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FAQ'S

THE CHILD'S EYE

Although structurally the child’s eye is similar to that in adults, the visual pathways continue to develop in a child. Hence, any obstruction to vision at a young age can cause permanent damage to the system that cannot be corrected later. 

Since small children often may not notice such changes, it is very important that all children undergo a screening eye exam at an early age. The best time points for screening are at birth by the neonatologist, at year 1,3 and 5 by an ophthalmolgist.



A common problem is a refractive error –high myopia, hyperopia, or astigmatism may exist in one or both eyes, especially if these are also present in the parent. These may be associated with misalignment of the eyes, or squint, which can however, also exist by their own.

Other problems can be structural – cataracts, glaucoma, corneal or retinal disease, and these may be present from birth. A rare but a very serious problem is a tumor of the retina – retinoblastoma. If the normally black pupil appears white (white reflex) in the eye of a child, please arrange for an immediate eye examimation. Children born premature have a high risk of developing sight threatening Retinopathy of Prematurity and other problems like refractive errors ( short or long sight ) and squints.



Amblyopia, also known as ‘lazy eye’, is reduced vision not correctable by glasses or contact lenses . The brain,does not fully acknowledge the images seen by the amblyopic eye. This may be due to visual deprivation due to an obstruction in the passage of light to the back of the eye (eg) Cataract or may be due to a squint where in the squinting eye gets ignored by the brain. It can also occur in an eye that is more short or longsighted than the fellow eye.

This almost always affects only one eye but rarely both eyes can be involved. A simple vision screening test can detect this condition, and should be performed in all children since amblyopia is best treated in early childhood prior to reaching the age of 7-8 years.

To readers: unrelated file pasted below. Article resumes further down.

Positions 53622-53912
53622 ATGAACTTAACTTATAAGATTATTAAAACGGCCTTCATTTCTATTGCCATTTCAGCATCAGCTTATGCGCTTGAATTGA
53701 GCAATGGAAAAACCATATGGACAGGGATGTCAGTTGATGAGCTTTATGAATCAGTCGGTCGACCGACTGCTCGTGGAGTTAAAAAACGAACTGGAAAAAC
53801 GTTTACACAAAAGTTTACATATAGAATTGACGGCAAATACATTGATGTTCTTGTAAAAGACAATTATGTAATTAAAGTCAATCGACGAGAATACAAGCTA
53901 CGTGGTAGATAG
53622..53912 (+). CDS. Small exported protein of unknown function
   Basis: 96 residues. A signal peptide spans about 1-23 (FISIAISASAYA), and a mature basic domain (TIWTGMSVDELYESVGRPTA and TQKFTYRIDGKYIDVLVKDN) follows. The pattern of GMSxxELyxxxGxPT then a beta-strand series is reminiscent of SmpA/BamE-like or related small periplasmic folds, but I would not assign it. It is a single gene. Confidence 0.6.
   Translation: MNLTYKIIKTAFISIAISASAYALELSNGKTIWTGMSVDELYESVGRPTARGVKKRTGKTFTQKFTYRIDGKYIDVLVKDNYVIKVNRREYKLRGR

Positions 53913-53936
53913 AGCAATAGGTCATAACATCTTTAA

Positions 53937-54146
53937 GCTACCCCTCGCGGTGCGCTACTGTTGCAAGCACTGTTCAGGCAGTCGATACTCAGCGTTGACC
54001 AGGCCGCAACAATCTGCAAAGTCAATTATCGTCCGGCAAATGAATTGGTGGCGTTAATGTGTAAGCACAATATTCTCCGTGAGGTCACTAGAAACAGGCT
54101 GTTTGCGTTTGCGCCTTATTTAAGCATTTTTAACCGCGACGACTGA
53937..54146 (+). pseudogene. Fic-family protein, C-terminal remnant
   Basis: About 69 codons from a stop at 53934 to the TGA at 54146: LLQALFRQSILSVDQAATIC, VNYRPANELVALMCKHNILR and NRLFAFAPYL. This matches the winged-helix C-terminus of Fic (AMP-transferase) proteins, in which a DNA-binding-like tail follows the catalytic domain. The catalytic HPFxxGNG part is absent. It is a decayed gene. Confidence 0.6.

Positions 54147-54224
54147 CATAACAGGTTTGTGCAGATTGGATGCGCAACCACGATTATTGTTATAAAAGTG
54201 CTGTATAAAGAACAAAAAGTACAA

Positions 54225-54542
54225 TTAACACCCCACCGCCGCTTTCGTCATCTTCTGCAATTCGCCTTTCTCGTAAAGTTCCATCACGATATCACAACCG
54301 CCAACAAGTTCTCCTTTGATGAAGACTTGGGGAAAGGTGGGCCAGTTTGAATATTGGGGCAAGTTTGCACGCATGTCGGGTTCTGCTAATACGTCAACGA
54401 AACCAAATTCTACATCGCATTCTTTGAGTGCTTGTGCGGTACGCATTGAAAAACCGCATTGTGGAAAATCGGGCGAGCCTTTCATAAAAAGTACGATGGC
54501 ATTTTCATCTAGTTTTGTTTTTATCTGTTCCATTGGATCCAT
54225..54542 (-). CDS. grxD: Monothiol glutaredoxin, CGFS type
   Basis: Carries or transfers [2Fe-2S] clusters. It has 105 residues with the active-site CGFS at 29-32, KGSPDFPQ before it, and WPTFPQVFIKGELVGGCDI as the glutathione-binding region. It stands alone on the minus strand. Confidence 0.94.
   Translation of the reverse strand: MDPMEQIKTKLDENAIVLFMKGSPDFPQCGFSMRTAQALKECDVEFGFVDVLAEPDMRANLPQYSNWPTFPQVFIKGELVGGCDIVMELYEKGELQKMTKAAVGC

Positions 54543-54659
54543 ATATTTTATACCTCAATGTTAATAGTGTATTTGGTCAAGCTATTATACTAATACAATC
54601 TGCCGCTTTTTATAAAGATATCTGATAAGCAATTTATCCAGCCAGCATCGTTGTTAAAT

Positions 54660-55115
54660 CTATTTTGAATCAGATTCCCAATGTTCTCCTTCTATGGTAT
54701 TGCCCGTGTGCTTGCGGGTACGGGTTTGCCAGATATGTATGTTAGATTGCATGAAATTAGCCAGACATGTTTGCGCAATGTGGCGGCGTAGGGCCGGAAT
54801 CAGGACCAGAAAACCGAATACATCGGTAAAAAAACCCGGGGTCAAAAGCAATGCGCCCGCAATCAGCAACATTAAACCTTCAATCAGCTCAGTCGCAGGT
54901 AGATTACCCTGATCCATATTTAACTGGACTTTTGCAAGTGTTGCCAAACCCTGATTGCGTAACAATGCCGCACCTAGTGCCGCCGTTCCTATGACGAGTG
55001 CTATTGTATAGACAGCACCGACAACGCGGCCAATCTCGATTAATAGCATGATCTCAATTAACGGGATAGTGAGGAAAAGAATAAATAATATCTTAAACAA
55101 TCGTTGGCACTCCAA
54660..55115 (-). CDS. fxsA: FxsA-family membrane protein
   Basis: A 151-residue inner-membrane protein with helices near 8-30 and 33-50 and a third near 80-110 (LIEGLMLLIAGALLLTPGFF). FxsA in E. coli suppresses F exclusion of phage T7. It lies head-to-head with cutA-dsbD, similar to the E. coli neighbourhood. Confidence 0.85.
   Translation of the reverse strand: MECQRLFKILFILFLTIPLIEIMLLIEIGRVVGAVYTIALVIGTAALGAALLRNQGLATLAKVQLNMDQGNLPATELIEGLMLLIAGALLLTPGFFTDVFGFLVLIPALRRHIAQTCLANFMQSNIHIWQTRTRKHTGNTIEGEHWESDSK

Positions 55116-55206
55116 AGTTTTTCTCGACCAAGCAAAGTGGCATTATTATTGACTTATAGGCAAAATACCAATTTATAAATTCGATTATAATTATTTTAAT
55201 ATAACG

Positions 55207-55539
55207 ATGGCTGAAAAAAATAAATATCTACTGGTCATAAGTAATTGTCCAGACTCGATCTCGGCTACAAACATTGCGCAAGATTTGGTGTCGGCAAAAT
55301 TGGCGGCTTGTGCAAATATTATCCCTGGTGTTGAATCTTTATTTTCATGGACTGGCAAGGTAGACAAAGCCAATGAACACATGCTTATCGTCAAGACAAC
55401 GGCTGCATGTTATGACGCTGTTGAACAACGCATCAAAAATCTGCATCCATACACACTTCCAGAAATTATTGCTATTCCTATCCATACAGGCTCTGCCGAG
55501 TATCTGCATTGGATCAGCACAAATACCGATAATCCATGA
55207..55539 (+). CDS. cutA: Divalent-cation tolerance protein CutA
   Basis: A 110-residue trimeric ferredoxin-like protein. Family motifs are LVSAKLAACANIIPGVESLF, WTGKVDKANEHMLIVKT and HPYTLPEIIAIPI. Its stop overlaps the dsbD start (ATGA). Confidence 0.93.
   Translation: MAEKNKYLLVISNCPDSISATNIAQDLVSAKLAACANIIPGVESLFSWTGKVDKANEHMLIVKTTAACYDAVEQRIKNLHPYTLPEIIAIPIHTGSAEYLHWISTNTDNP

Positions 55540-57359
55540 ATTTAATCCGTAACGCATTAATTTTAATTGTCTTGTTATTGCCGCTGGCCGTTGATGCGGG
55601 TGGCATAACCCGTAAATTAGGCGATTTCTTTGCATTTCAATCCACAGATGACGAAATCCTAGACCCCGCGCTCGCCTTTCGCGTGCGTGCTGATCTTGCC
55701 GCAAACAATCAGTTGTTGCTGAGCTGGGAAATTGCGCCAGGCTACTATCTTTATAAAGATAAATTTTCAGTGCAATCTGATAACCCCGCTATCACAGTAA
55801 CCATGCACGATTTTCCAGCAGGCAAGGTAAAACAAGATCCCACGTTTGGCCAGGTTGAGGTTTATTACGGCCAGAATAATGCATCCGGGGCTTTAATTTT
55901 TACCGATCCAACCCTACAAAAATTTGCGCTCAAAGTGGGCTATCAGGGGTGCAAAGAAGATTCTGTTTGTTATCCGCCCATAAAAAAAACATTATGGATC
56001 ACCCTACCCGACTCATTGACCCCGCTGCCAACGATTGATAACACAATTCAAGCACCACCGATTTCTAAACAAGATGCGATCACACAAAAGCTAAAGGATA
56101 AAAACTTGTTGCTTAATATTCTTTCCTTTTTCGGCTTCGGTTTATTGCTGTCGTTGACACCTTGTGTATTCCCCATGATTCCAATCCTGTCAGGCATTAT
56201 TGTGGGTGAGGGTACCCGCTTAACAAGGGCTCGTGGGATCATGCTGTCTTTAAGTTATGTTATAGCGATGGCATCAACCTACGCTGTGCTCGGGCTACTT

Strabismus or ‘squint’ is a condition in which a child cannot align both eyes simultaneously. One or both of the eyes may turn in, out, up or down. A squint may be constant or intermittent (turning only at certain times ). Whether constant or intermittent, strabismus always requires appropriate evaluation and treatment. Children do not outgrow strabismus! A child with strabismus faces a number disadvantages in life ranging from inability to have binocular vision , stereopsis and depth perception on one hand to socially being ignored by peers and this could lead to the development of an inferiority complex . Further into adulthood there is evidence to suggest that they will have only a 1 in 10 chance of being successful in an interview setting.



Nystagmus is an involuntary rhythmic shaking or wobbling of the eyes. The eyes move constantly in various directions, although horizontal movements are the most common. The presence of nystagmus in a child is often an indication of visual problems. Treatment will depend on the cause. Sometimes, the presence of a nystagmus can indicate neurological dysfunction, and rarely, it can be a side effect of medication .

A child may adopt an abnormal head position to minimise the nystagmus in order to be able to see clearly. The constant head turn or tilt can affect the development of the cervical spine adversely. By performing surgery to change the ocular position an improvement in the abnormal head position can be achieved.



Children may not complain of problems, and a detailed, routine examination is needed. Parents may notice peculiar head posturing, constant side-to-side eye movement, squinting, sitting very close to the TV, or a white reflex in the pupil. The eye examination includes assessment of vision, special tests for stereopsis, (ability to use both eyes simultaneously), eye alignment and thorough examination of the front and back of the eyes.



If a refractive error is detected early, simply providing the correct glasses will correct the problem. If detected late, and one or both eyes are already ‘lazy’, then in addition to glasses, other measures may be required – these include patching or occluding an eye to force the child to use the weaker eye, thereby ‘strengthening’ it. If there is a squint, occasionally glasses may be corrective, although quite often surgery may be required. For other problems, like cataract, glaucoma, corneal and retinal disease, the doctor will discuss in detail the options for treatment. These could include the use of medical treatment or surgery. If a retinoblastoma (eye tumor) is present, early treatment is necessary to save the eye and life of the child. 



Your child should have his or her first eye exam at birth prior to the discharge from nursery . This can be done by the pediatric team who will look for the presence of the red reflex that would suggest a clear ocular media for good visual development.The next eye examinations will be at the ages of 1,3, and 5 years by an Ophthalmologist. Thereafter, your child should receive a comprehensive eye exam at least every two years.



Tests for assessment of visual function according to age of a child

Colour Vision tests

Prism Bars for Squint Assessment

Assessment of stereopsis

Portable Slit lamp examination 

Tonopen intra ocular pressures if Glaucoma is suspected

Indirect ophthalmoscopy

Cycoplegic Refraction 



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